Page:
OPINION: Targeting Israel by boycotting products and people with Israeli connections is not only misguided but counterproductive to trade, international relations and peace between Israel, the Palestinians and Arab nations.

Much of this activity takes place on university campuses, particularly the University of Sydney and the University of NSW, where we saw a small but tense protest against the opening of a Max Brenner chocolate shop.

Putting aside that Jewish shops were targeted in 1933 by the Nazis in Germany, and we wouldn't expect one to be targeted in Australia in 2013 (not to mention the virulent anti-Semitic comments made on social media), what about the economics of the boycott?

If we boycotted all goods, services or individuals with Israeli connections, what would that mean at UNSW?

Many medicines are manufactured by Israel's Teva Pharmaceuticals, the largest generic drugs company in the world. AZT and hypericin-based drugs that help HIV and AIDS sufferers were developed or improved following research at the Weizmann Institute of Science or the Hebrew University of Jerusalem. Sufferers of diabetes would not be able to use insulin measuring and injecting devices created by Israeli scientists. Patients with multiple sclerosis would be denied Copaxone, one of the most efficient medicines and the only non-interferon agent, developed by Teva. Ditto for sufferers of Parkinson's disease, strokes, Alzheimer's, epilepsy, glaucoma or brain tumour, or those in need of a kidney transplant. But hey, it's all for a good cause.

UNSW would also have to remove all Intel Pentium and Celeron computer processor chips from personal computers, as these were developed or manufactured in Israel. Anti-virus software and personal firewalls would also need to be removed. Computers running Windows XP operating systems were developed in Israel. All Microsoft operating systems would have to be boycotted, as Microsoft is heavily reliant on its Israeli research and development centre.

Likewise for mobile phones, as this technology was developed in Israel, where the first mobile phones were manufactured.

In agriculture, we'd have to give up products that use irrigation and agricultural technology provided by Israel, including many in Africa and in China, India, Indonesia, Nepal and much of the emerging world. We'd have to boycott many fruit and vegetables enhanced using Israeli technology and the Vietnamese dairy industry (helped by Israeli technology), Georgian crops (saved by Israeli plants and seed technology) and anything Peruvian (assisted by Israeli hydro-electricity). It would also affect Israeli-developed water-saving and sewage treatment technology used across more than half of the planet, which helps make Australia an "effluent society" (as Gough Whitlam once put it).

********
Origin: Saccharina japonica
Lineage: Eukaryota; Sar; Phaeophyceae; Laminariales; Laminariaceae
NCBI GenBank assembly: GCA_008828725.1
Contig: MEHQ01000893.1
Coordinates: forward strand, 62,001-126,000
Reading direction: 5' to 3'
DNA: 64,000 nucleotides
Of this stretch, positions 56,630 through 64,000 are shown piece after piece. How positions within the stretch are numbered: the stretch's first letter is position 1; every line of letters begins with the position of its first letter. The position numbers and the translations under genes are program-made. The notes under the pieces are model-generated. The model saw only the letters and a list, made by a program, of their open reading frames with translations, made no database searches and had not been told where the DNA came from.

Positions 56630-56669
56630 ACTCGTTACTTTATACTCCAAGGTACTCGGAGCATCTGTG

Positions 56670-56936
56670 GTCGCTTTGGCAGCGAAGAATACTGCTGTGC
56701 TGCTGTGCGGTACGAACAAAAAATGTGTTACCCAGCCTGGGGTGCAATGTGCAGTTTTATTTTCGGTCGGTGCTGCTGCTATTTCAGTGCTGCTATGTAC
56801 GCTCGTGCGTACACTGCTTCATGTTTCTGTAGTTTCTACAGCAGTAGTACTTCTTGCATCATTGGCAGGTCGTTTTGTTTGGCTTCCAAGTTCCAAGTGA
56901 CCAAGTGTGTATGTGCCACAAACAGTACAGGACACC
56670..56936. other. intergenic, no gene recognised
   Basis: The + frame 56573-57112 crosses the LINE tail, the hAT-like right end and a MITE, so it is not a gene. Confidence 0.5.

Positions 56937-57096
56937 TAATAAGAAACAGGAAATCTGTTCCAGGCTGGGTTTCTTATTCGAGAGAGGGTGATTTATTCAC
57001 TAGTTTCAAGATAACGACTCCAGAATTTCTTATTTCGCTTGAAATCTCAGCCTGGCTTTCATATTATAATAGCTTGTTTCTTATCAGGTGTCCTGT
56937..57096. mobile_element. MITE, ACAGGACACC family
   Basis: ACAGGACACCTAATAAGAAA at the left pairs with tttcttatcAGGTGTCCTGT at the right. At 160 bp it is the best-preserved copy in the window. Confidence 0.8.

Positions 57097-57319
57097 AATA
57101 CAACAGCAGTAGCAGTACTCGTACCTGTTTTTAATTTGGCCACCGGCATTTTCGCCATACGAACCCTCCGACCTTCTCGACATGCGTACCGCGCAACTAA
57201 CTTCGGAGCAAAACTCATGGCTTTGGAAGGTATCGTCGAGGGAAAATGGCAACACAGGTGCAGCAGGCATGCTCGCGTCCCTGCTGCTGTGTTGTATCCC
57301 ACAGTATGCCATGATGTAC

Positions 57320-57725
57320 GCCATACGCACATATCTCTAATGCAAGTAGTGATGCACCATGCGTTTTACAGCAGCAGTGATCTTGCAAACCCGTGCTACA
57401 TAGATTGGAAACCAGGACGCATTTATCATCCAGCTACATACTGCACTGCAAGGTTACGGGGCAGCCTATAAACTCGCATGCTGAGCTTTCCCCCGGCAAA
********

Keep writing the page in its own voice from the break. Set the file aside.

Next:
Disaster relief has employed Israeli resources and technical assistance in the Congo, Angola, Romania, Ghana, Kenya, Uganda, Haiti, the Chilean mine disaster, the Christchurch earthquake and humanitarian disasters in Rwanda, Sri Lanka, Mexico, Chad, Sudan and Malawi.

That's OK. We can just ask Bono and Bob Geldof to stage a few more rock concerts.

Finally, if the boycott affected economists with links to Israel through teaching, visiting, honorary degrees or joint research, we would have to stop teaching the textbooks of many Nobel prize-winning economists. Think Samuelson, Fischer, Solow, Friedman, Arrow, Klein, Liebenstein, Kahn, Sraffa, Kaldor, Lerner, Krugman, Feldstein, Kindleberger and many more. It would wipe out most of our human capital in economics and the social sciences in general.

The net result? The boycott would hurt the poor and the sick and undermine food security and the campaign to end world hunger, which would undermine efforts to find a peaceful resolution to the Middle East. At best the boycott is ridiculous; at worst, it is sinister and anti-Semitic (judging by comments made on social media). I am very proud that my employer, UNSW, has said that although it encourages free expression and open debate on campus (that is lawful, respectful and responsible), it deplores all forms of racism and anti-Semitism. We must ensure university campuses remain tolerant, safe, diverse and respectful in the true Australian democratic tradition.

Tim Harcourt is the JW Nevile Fellow in Economics at the Australian School of Business, UNSW. 

This opinion piece was first published in The Australian.